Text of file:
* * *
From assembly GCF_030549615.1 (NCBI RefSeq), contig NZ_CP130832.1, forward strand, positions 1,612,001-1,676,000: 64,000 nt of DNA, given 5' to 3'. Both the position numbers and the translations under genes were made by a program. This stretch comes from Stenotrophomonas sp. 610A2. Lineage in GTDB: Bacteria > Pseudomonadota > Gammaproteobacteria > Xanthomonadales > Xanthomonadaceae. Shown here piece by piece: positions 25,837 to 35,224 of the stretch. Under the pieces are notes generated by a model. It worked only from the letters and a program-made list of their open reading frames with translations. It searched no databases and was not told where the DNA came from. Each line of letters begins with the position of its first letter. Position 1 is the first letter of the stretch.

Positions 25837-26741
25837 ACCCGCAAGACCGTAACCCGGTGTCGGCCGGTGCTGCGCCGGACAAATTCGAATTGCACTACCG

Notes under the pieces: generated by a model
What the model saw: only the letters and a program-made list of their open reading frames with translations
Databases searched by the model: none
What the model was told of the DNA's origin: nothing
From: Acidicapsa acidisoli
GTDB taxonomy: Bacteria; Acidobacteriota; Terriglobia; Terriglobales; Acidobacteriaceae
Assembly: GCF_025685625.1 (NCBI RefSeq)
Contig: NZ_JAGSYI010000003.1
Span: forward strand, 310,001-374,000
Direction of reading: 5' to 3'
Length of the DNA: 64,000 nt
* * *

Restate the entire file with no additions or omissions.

From assembly GCF_030549615.1 (NCBI RefSeq), contig NZ_CP130832.1, forward strand, positions 1,612,001-1,676,000: 64,000 nt of DNA, given 5' to 3'. Both the position numbers and the translations under genes were made by a program. This stretch comes from Stenotrophomonas sp. 610A2. Lineage in GTDB: Bacteria > Pseudomonadota > Gammaproteobacteria > Xanthomonadales > Xanthomonadaceae. Shown here piece by piece: positions 25,837 to 35,224 of the stretch. Under the pieces are notes generated by a model. It worked only from the letters and a program-made list of their open reading frames with translations. It searched no databases and was not told where the DNA came from. Each line of letters begins with the position of its first letter. Position 1 is the first letter of the stretch.

Positions 25837-26741
25837 ACCCGCAAGACCGTAACCCGGTGTCGGCCGGTGCTGCGCCGGACAAATTCGAATTGCACTACCG

Notes under the pieces: generated by a model
What the model saw: only the letters and a program-made list of their open reading frames with translations
Databases searched by the model: none
What the model was told of the DNA's origin: nothing
From: Acidicapsa acidisoli
GTDB taxonomy: Bacteria; Acidobacteriota; Terriglobia; Terriglobales; Acidobacteriaceae
Assembly: GCF_025685625.1 (NCBI RefSeq)
Contig: NZ_JAGSYI010000003.1
Span: forward strand, 310,001-374,000
Direction of reading: 5' to 3'
Length of the DNA: 64,000 nt